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Iraq: Despite Dangers, Many Attracted To Serve In Army, Police By Patriotism, Good Salaries

Some Iraqis who decide to become police officers or join the country's new army say they are doing so because they want to serve their country. Others say such service is simply a way of earning a good salary. But while the money may be good, these recruits are increasingly becoming the targets of terrorist attacks. Two such attacks killed around 100 Iraqis just this week. Will such incidents affect the number of new recruits?

Prague, 12 February 2004 (RFE/RL) -- For several months, insurgents have been attacking Iraqi civilians who are cooperating with or seeking to work with the U.S.-led Coalition Provisional Authority. Policemen and soldiers have been the most frequent targets. At least 350 Iraqi police officers and security personnel have died in such attacks since May.

Yesterday, a car packed with explosives blew up amid a crowd of Iraqis waiting outside an army recruiting office in Baghdad, killing 47 people. Earlier this week (10 February), a suicide bombing against a police recruiting station in the predominantly Shi'a town of Al-Iskandariyah, south of Baghdad, claimed the lives of 53 people.

"The main drive is a bunch of youths who love Iraq, and they have the urge to participate in building a new, democratic, and peaceful Iraq."
Mahmud Uthman, a Kurdish member of the Iraqi Governing Council, says that, until the latest attacks, the number of people applying for jobs with the Iraqi police and army had been on the rise. He says there are two reasons why people volunteer for such work. Some of them want to serve their country, while others have no other options for finding jobs in a country where unemployment is at least 50 percent.

Uthman says he is confident that, despite such attacks, the police and army will not lack for new recruits. "I don't know what will happen after these incidents, but I think still enough people and even more than enough will be willing and will be there to volunteer to serve within the police, within the army, to serve Iraq because they just want to serve and at the same time they are getting jobs, which are rather well paid," he said.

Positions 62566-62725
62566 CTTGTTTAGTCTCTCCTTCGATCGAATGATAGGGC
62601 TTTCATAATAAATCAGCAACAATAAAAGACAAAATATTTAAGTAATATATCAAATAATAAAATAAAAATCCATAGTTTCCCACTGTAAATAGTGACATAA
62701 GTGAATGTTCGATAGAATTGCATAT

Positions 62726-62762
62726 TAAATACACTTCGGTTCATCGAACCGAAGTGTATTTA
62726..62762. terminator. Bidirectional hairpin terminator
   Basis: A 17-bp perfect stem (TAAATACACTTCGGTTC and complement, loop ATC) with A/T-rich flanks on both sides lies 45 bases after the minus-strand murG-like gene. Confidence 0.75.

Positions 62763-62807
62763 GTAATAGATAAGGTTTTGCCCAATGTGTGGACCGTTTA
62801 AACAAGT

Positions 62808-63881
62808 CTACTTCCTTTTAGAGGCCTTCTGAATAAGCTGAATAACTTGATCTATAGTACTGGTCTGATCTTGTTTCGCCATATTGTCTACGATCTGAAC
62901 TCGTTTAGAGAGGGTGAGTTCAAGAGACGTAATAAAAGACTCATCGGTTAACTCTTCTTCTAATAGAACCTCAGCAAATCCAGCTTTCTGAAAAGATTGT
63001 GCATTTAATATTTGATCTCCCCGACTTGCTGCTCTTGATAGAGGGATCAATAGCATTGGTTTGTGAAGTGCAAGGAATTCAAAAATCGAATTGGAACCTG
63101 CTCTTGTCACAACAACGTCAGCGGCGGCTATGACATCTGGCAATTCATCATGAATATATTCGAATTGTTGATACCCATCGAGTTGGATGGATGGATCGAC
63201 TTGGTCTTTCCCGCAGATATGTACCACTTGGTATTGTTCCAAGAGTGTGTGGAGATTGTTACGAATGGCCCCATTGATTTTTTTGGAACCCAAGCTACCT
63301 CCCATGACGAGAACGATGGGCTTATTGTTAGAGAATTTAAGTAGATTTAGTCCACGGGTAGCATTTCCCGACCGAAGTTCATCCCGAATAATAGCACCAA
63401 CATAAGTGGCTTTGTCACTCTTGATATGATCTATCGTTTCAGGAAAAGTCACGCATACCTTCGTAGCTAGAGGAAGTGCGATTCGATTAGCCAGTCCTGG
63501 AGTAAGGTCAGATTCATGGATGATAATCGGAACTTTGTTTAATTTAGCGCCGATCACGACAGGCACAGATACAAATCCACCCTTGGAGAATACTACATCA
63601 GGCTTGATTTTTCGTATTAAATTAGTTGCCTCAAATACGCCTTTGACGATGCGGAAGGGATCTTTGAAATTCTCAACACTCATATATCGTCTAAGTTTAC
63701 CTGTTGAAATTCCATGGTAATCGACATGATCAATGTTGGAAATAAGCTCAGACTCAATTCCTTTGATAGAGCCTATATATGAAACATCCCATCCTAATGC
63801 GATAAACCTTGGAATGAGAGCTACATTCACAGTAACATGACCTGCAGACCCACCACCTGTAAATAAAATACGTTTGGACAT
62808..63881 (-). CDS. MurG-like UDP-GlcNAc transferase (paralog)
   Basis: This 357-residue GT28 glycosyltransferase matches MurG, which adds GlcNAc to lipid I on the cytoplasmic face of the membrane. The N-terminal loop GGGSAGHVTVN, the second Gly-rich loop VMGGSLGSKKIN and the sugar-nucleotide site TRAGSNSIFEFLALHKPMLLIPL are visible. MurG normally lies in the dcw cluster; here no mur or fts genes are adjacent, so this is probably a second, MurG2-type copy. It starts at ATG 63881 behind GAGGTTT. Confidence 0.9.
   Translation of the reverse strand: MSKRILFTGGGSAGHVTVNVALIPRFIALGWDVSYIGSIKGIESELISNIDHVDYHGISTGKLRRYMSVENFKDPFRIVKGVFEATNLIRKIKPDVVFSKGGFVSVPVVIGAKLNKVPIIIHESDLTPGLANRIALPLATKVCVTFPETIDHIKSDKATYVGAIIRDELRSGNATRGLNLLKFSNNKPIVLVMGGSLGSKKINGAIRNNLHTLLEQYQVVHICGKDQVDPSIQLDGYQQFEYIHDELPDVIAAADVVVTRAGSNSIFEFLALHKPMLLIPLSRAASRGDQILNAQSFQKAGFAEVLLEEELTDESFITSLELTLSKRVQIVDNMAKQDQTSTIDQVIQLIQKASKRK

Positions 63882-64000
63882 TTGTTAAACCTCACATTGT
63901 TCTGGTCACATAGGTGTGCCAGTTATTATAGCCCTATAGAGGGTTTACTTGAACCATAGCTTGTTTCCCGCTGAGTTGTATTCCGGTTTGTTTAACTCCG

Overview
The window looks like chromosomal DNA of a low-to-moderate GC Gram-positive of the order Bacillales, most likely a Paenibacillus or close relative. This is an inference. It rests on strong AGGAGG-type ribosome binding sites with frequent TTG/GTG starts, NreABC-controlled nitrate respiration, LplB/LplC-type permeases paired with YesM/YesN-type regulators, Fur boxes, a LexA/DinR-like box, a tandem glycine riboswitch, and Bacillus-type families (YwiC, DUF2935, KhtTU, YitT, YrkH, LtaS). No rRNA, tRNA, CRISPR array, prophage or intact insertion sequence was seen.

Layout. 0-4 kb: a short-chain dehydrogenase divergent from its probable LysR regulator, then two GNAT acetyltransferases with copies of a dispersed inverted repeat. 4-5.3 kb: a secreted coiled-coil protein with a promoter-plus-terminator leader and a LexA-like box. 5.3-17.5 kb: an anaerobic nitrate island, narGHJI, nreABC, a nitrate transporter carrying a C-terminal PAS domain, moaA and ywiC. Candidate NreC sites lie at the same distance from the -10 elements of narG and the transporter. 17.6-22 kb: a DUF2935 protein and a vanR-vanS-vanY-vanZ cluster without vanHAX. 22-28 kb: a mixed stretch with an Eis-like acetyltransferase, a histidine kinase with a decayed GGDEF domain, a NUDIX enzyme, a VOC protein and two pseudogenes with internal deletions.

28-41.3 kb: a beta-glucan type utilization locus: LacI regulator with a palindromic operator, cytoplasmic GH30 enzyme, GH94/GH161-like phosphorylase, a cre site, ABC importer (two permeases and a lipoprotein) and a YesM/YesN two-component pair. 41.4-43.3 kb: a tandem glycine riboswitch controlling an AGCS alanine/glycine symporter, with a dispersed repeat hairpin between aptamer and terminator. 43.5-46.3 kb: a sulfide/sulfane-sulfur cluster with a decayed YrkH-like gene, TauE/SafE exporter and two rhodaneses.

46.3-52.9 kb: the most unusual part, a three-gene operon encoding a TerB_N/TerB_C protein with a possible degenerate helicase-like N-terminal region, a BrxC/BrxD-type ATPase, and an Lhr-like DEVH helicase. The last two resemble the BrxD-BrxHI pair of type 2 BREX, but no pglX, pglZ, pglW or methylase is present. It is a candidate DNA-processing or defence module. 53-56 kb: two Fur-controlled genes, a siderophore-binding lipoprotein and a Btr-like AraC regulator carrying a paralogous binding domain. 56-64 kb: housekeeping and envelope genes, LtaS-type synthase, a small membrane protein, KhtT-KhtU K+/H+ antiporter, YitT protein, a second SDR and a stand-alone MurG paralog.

Uthman says police officers and soldiers in Iraq are better paid than they were a couple of months ago. He says the salaries of soldiers have been increased threefold and that they are now getting some $200 per month -- significantly higher than the average wage in Iraq. He said police officers are getting "even more."

Uthman added that being a police officer is becoming a prestigious job in Iraq. The new Iraqi police force has managed to reduce street crime by some 50 percent, he said, and "everybody in the country knows they are doing a good job."

Colonel Moaiad Bashar works in the Mansur police station in the most prestigious part of Baghdad. He told RFE/RL that many young people apply for work because they want to do something to make their country safer. "It's not for the money. Maybe that's one reason, but it's not the only one," he said. "The main drive is a bunch of youths who love Iraq, and they have the urge to participate in building a new, democratic, and peaceful Iraq."

Tholfiqar Saif al-Din, a lieutenant at the Alkharkh police station in Baghdad, says he is happy with his salary. Al-Din says he received $286 in January -- $86 more than he was paid in December. He says the authorities started paying additional money as compensation for the dangers policemen are encountering.

Al-Din says the salary is the main reason he takes risks every day. "The main reason [I work here] is for surviving, because I don't have [the option of] any job except this job, like I'm doing as an officer," he said. "I can't find another job, so I'm forced to face the danger. My salary is only to support my family and me."

Both al-Din and Bashar say salaries now are much better than they were during the former regime of Saddam Hussein. However, while salaries have gone up, police officers say they still lack weapons and other basic equipment. "We have weapons, but they're not sufficient," Bashar said. "We don't have enough cars. During the former regime, we had modern cars. We had many of them at our headquarters. Now, we have four or five cars, but our superiors often use them."

Bashar says the shortage of cars forces officers to patrol on foot, making them more vulnerable to attacks. He says several traffic policemen were killed while on patrol recently.

Samah Walid Rashid arrived at the army recruiting center in Baghdad yesterday just after it had been attacked. He says the blast will not change his decision to serve in the new Iraqi Army. He says he is not afraid. "Every human being has one soul, and when God wants to take it, he takes it," Rashid said. "It is not in my power."

Sami Alkhoja from Baghdad contributed to this story.